Mary Cronson: Manhattan visionary
Mary Cronson celebrates the 30th year of her Works & Process, the Guggenheim Museum’s platform for performing artists.
“Mary Cronson is a legend,” crows her Facebook page, created by her admirers. True, but more than anything, the New York patron, who grew up between the Met and the New York City Ballet, is a visionary. Frail and elegant at 87, this Francophile (who masters the use of the imperfect subjunctive like no one else) embarked on an adventure, convinced she was on her own. In the early 1980s, her dream was to invite playwrights, dancers and composers to a New York museum to talk about their work and show glimpses of their creations. People chuckled to themselves, but she persevered. Then a door opened: the Guggenheim. Then-director Thomas Messer gave her the keys to the theater in the Frank Lloyd Wright building. In May 1984, Philip Glass and conductor Christopher Keene presented Akhnaten there, two months after its world premiere. Cronson then went in search of young talents, seeking to create a buzz about the shows she loved before they were the talk of all New York. The guest list grew—stage and lm directors like Peter Brook, Robert Carsen and Jean-Claude Carrière; musicians like William Christie, Charles Wuorinen, Steve Reich and more recently, Nico Muhly; sometimes scientists and writers, but mostly choreographers—Merce Cunningham of course, Philippe Decouflé, whom she launched overseas, and then Benjamin Millepied. “My friend- ship with Jean-Pierre Bonnefous and Patricia McBride, former principal dancers under George Balanchine, inspired me to make choreography pivotal.”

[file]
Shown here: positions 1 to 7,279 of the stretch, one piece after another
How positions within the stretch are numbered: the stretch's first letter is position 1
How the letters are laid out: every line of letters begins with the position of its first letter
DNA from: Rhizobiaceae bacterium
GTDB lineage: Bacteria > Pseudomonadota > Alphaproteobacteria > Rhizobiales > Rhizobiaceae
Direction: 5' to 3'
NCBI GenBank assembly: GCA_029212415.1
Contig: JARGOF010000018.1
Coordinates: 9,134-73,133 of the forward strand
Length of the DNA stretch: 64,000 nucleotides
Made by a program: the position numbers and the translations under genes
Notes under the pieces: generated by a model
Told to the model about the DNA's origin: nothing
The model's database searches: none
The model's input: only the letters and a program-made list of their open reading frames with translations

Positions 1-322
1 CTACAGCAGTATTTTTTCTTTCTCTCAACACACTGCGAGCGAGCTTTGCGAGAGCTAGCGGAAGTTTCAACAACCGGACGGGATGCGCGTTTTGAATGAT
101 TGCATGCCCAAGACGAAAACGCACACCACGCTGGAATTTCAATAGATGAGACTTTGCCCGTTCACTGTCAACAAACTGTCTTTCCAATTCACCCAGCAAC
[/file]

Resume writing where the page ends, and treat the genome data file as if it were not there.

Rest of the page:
Today, people recognize Mary Cronson, stopping her in the street to congratulate her. She carries on her work indefatigably, guided by gut instinct and with help from her daughter-in-law Caroline, whom she plans to turn things over to. “We don’t have exactly the same taste, she criticizes me at times, but it’s nice to see what will come after me,” she says with a laugh.